Military Travel Ban Extended Until June 30; Some Restrictions Eased


The Pentagon is extending its ban on most military and domestic travel, including permanent change of station moves, by nearly two months as COVID-19 cases continue to increase across the force.

Under Secretary for Personnel and Readiness Matthew Donovan told reporters in a Saturday morning call that an order set to take effect Monday will extend the end date for the travel prohibition from May 11 to June 30. However, he added, there will be increased flexibility for exemptions in the new order as the military enters its busy summer PCS season.

Officials were vague about what restrictions will be eased in the new extension order, which remains in draft form and has yet to be signed by Defense Secretary Mark Esper. Donovan said military deployments and redeployments, largely halted in the initial stop-movement order that took effect March 13, will now move forward on a case-by-case basis, pending the discretion of relevant commanders. Travel for recruiting and entry-level training is also approved, he said.

Related: Pentagon Bans Domestic Travel for Troops, Families as Virus Spreads

"Understanding we are approaching our major permanent change of station season, the department will actively provide support options to assist our people," Donovan said. "The new guidance ... allows travelers who are in the middle of temporary duty travel or permanent change of station moves to continue on to their home stations or new duty stations. It also exempts travel for medical reasons."

Waivers will continue to be granted for travel deemed necessary because of personal hardship, humanitarian and mission-related reasons, and those who are pending retirement or military separation will be allowed to travel.

"Also, when it meets operational requirements, we will consider in-place assignment extensions or waivers for PCS moves for service members with school-age dependents to minimize school-year disruptions and education costs," he said.

While full details about which PCS moves will be waivered under the new policy were not available, Donovan noted that the military services would be allowed determine which moves should be given highest priority.

"I think roughly we move 100,000 people during [the summer PCS] season," he said. "Because of the constraints of the coronavirus, that will be phased in and will take a longer period."

Donovan told that PCS and travel waivers were being granted regularly under the standing guidance; U.S. Transportation Command, he said, had indicated that military moves are taking place at about 30% of the typical rate, and the military services have each said they are at about 10% of their normal move volume.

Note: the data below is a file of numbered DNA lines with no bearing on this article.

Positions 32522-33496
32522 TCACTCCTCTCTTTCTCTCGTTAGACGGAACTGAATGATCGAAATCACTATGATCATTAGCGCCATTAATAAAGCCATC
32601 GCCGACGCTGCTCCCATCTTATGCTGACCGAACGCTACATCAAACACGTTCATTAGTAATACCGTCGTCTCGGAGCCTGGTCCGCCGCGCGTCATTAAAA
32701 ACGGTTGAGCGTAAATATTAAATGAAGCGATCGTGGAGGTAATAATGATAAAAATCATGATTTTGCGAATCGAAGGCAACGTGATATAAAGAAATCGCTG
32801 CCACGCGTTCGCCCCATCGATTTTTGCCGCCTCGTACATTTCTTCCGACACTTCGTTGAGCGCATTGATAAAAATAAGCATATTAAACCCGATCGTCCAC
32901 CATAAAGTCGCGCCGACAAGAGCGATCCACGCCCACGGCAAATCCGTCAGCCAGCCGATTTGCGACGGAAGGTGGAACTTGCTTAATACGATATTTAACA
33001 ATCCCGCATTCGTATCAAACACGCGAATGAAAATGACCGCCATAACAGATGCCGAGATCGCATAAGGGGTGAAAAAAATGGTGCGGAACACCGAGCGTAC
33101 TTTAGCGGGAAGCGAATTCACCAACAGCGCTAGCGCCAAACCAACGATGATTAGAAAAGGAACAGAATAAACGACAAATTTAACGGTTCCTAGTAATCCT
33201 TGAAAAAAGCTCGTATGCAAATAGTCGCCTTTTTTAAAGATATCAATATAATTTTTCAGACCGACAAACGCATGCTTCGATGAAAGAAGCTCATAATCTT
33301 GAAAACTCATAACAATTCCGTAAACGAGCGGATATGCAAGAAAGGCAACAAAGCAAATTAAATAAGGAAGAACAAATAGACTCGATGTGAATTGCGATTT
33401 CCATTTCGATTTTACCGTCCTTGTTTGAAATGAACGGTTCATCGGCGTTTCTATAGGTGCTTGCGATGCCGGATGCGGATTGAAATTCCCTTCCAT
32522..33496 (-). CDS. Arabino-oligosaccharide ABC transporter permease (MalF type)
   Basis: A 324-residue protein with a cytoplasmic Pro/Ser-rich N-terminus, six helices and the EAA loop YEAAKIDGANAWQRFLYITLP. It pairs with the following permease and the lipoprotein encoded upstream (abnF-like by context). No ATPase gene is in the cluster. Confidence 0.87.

It's possible the order could be extended further or curtailed prior to June 30 if conditions change, Donovan said; Esper, he said, will formally review the travel ban every 15 days in conjunction with White House and Centers for Disease Control and Prevention guidance and make a determination.

The strict rules on travel imposed in March affected more than 2.8 million uniformed and civilian personnel in the Defense Department, officials have said.

Esper's memo said that all military installations and DoD agencies had to defer all but "mission-essential" travel. Exceptions would have to be approved by a general or flag officer, or a member of the Senior Executive Service, the memo said.

"These exceptions are to be done on a case by case basis, shall be limited in number, and shall be coordinated between the gaining and losing organizations," Esper wrote. "Individuals pending retirement or separation within the next 60 days are exempt."

DoD estimated at the time that about 90,000 service members who were scheduled to deploy or redeploy over the 60 days of the initial stop movement order would be impacted.

The main exceptions allowed were for those who had already initiated travel, and travel by patients and medical providers for purposes of medical treatment for DoD personnel and their families.

Scheduled deployments and redeployments of Navy ships and embarked units were also excepted, provided that they were in transit for at least 14 days and complied with White House and CDC guidelines on protection against coronavirus.

In addition, those whose temporary duty assignments ended while the 60-day stop movement was in effect were also excepted.

Another exception was for the planned withdrawal of troops from Afghanistan. Donovan could not say Saturday whether any units had actually returned from the region since the restrictions went into effect.

Donovan would not rule out that the restrictions could become "a little bit looser" before June 30, depending on the spread of COVID-19.

Many of the decisions on approval for travel, he said, would be up to individual installation commanders. 

"We have to make sure the movers are ready" at both ends of the travel arrangement, he said.

-- Hope Hodge Seck can be reached at Follow her on Twitter at @HopeSeck.

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